5. Institute experience rating. Doctors should be rated on performance for malpractice premiums. Doctors with numerous malpractice claims must be reviewed and higher premiums imposed so that they are discouraged from practicing and competent doctors do not subsidize them.

6. Spread the risk more broadly. The number of classifications of doctor specialties for insurance rating purposes should be reduced. Risk pools for some are too small and thus overly influenced by a few losses and the concentration in a few specialties of doctors handling the highest risk patients. Often the high-risk patients are "referred up" from general practitioners who do not bear any of the risk.

Empower Patients with More Information

Public Citizen has long sought greater consumer access to information about doctors, and there have been recent improvements in making that information available. Most state medical boards now provide some physician information on the Internet, but the information about disciplinary actions varies greatly, is often inadequate and can be difficult for people to access. To read Public Citizen’s survey of state medical board Web sites, go to:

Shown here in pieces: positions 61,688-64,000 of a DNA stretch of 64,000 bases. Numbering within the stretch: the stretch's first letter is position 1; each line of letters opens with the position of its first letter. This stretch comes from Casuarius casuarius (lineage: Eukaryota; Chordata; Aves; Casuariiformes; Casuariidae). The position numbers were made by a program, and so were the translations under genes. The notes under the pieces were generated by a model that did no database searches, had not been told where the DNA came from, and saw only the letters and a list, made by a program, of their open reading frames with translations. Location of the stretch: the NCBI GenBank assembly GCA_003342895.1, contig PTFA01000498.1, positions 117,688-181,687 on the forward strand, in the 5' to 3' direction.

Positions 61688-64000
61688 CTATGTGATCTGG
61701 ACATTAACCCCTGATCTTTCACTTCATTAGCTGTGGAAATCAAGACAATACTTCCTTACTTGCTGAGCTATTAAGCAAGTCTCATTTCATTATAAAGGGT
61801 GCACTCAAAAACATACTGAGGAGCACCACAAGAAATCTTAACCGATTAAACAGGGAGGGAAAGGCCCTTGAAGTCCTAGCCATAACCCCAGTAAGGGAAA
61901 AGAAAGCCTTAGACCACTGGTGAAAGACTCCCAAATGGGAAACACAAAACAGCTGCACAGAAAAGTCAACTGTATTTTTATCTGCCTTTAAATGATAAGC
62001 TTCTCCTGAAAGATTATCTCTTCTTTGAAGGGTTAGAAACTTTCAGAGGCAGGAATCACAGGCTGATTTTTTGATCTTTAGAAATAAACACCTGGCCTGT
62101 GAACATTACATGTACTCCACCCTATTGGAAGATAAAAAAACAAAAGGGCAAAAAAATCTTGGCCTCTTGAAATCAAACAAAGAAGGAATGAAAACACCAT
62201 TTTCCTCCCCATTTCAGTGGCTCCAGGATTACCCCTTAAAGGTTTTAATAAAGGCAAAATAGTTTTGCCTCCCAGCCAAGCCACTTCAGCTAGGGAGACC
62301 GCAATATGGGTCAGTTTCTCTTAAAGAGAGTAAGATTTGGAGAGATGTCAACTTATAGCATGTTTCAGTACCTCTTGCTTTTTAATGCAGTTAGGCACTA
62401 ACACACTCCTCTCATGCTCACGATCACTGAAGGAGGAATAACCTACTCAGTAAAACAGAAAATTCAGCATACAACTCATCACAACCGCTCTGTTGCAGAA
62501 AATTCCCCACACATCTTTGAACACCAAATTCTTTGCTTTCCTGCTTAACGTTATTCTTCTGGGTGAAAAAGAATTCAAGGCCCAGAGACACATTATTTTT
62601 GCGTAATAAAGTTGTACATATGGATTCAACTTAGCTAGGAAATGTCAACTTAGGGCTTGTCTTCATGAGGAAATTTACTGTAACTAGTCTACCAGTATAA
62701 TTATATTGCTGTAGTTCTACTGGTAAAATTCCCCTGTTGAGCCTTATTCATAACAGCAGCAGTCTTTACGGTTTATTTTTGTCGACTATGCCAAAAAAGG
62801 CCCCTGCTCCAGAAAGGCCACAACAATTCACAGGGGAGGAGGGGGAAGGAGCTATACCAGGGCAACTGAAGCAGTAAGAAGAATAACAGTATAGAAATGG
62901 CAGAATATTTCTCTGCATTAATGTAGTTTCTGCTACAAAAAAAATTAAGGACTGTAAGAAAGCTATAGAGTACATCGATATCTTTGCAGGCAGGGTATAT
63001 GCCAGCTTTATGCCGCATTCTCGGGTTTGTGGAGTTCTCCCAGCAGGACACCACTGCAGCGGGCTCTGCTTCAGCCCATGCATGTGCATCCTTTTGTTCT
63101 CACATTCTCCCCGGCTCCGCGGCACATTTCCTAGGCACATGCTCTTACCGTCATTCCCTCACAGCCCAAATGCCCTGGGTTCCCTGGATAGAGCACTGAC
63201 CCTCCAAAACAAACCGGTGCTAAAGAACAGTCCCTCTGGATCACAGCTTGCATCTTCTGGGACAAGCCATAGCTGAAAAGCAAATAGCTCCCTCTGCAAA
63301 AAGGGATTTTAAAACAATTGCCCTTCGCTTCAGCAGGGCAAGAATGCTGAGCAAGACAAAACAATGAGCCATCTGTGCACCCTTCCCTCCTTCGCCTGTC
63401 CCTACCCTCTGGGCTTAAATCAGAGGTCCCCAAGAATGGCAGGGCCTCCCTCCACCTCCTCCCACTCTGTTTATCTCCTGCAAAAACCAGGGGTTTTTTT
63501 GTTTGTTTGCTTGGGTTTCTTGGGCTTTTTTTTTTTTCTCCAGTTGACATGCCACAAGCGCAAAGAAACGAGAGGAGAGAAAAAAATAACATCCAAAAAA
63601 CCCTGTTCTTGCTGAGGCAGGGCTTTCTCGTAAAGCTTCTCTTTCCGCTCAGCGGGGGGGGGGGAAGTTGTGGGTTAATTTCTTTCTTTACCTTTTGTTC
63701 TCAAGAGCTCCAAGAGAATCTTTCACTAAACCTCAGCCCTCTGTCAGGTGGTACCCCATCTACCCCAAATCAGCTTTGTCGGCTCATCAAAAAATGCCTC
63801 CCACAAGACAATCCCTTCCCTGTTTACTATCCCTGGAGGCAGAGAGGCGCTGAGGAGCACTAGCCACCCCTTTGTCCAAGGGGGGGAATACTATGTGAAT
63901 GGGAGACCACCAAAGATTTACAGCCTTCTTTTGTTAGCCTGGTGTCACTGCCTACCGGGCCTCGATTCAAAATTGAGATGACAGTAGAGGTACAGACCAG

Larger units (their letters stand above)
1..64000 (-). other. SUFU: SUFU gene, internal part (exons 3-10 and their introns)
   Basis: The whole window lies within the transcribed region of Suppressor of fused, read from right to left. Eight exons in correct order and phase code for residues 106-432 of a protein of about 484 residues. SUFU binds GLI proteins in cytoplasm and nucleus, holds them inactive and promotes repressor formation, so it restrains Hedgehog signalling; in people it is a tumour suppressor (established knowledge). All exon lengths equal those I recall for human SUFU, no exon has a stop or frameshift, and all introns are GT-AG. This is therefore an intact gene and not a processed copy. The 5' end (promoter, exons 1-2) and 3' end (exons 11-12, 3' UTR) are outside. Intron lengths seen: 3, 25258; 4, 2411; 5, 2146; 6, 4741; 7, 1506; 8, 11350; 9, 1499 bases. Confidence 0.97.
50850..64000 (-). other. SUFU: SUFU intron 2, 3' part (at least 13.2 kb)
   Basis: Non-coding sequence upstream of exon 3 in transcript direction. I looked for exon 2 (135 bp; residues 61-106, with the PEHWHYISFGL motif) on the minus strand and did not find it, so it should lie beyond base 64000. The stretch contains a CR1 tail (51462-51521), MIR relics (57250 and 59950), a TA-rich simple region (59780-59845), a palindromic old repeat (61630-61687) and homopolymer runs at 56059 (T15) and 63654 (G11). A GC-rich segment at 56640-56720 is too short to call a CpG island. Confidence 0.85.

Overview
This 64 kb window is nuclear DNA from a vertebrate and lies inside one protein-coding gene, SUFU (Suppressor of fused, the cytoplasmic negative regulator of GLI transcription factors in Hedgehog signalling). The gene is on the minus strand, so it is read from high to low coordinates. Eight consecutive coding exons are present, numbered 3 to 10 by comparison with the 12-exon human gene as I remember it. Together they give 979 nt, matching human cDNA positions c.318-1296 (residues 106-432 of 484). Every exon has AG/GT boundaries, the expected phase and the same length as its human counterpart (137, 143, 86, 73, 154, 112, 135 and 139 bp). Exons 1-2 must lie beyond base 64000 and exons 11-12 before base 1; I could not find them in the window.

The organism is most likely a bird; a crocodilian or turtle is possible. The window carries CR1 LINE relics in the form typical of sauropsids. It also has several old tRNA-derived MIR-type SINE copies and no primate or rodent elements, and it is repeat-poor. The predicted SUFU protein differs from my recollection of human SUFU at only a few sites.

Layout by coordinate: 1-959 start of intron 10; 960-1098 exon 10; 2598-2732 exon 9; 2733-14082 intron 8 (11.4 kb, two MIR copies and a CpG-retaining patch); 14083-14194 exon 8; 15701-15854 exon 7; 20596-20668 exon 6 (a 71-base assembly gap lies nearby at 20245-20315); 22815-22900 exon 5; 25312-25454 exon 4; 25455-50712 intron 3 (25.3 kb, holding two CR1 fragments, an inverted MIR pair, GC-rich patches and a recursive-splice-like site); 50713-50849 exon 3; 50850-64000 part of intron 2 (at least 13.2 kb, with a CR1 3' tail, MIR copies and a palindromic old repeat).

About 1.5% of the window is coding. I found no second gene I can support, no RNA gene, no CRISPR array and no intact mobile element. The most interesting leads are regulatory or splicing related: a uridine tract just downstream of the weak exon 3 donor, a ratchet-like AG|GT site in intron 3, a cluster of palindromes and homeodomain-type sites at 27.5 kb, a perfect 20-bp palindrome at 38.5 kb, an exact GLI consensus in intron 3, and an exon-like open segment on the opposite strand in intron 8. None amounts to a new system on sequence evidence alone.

7. Open the National Practitioner Data Bank. Information about doctor discipline, including state sanctions, hospital disciplinary actions and medical malpractice awards is now contained in the National Practitioner Data Bank. HMOs, hospitals and medical boards can look at the National Practitioner Data Bank. Unfortunately, consumers cannot because the names of physicians in the database are kept secret from the public. Congress should lift the veil of secrecy and allow the people who have the most to lose from questionable doctors to get the information they need to protect themselves and their families. But until Congress finds the will to open up this information, Public Citizen will provide the public with as much of the data as we can obtain.